High-Density ReviewPlanning, setting of project goals, communications, ongoing reviews, and product selection are all vital to a successful high-density installation. While no two installations will be identical, they all share many common elements that must be considered and addressed. While not all inclusive, table 2 lists some tasks that should be a part of any project, whether to an existing facility or new construction.
It has been previously stated: The focus must shift from “How?” to “Why?” The end-user community should no longer consider whether high-density installations are feasible or practical but rather to the benefits gained. As more systems are brought on line, more practical experience on component installation, system operations, costs savings and environmental impact will be gathered – all to the benefit of the IT community.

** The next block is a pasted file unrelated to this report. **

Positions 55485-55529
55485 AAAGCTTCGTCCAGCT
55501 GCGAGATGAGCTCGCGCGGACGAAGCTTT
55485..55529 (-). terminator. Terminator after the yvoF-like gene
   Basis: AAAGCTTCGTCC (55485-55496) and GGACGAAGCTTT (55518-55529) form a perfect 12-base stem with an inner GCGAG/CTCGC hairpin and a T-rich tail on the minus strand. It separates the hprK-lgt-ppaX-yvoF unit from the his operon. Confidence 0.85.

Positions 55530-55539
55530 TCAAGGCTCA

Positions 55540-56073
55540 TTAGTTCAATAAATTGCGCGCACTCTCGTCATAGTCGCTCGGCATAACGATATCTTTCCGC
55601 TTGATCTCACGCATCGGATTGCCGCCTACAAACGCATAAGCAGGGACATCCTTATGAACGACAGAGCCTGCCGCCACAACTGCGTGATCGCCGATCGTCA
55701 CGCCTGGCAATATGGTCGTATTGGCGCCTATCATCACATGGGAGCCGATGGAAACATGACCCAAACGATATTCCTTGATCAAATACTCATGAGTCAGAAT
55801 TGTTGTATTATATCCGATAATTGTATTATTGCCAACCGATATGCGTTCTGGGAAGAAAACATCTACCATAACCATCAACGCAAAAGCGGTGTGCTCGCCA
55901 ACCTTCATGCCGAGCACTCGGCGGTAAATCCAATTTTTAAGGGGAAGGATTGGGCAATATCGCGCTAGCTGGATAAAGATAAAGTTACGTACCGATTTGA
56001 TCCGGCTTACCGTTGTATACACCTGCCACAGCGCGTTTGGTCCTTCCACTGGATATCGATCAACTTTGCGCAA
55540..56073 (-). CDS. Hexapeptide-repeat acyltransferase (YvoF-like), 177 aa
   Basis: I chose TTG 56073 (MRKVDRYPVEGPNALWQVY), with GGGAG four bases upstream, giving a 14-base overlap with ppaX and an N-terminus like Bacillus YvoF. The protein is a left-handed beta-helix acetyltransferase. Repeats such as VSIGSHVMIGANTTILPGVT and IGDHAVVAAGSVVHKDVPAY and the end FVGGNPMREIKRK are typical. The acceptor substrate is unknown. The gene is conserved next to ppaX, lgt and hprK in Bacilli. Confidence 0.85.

Table 2. Some tasks that should be a part of any project
- Establish communications between all parties: Engineers, end users, facilities
- Conduct regular and ongoing project status meetings
- Determine realistic cost and lead time values
- Set aside time AND money for unforeseen circumstances
- Clearly document existing facility environment
- Establish scalability and redundancy requirements
- Develop and publish test and certification procedures for specific components as required
- Develop a comprehensive labeling and documentation programHave maintenance contracts in place prior to system startups.
- And Finally – TRUST BUT VERIFY – Check everything, review all documentation, and know what you are getting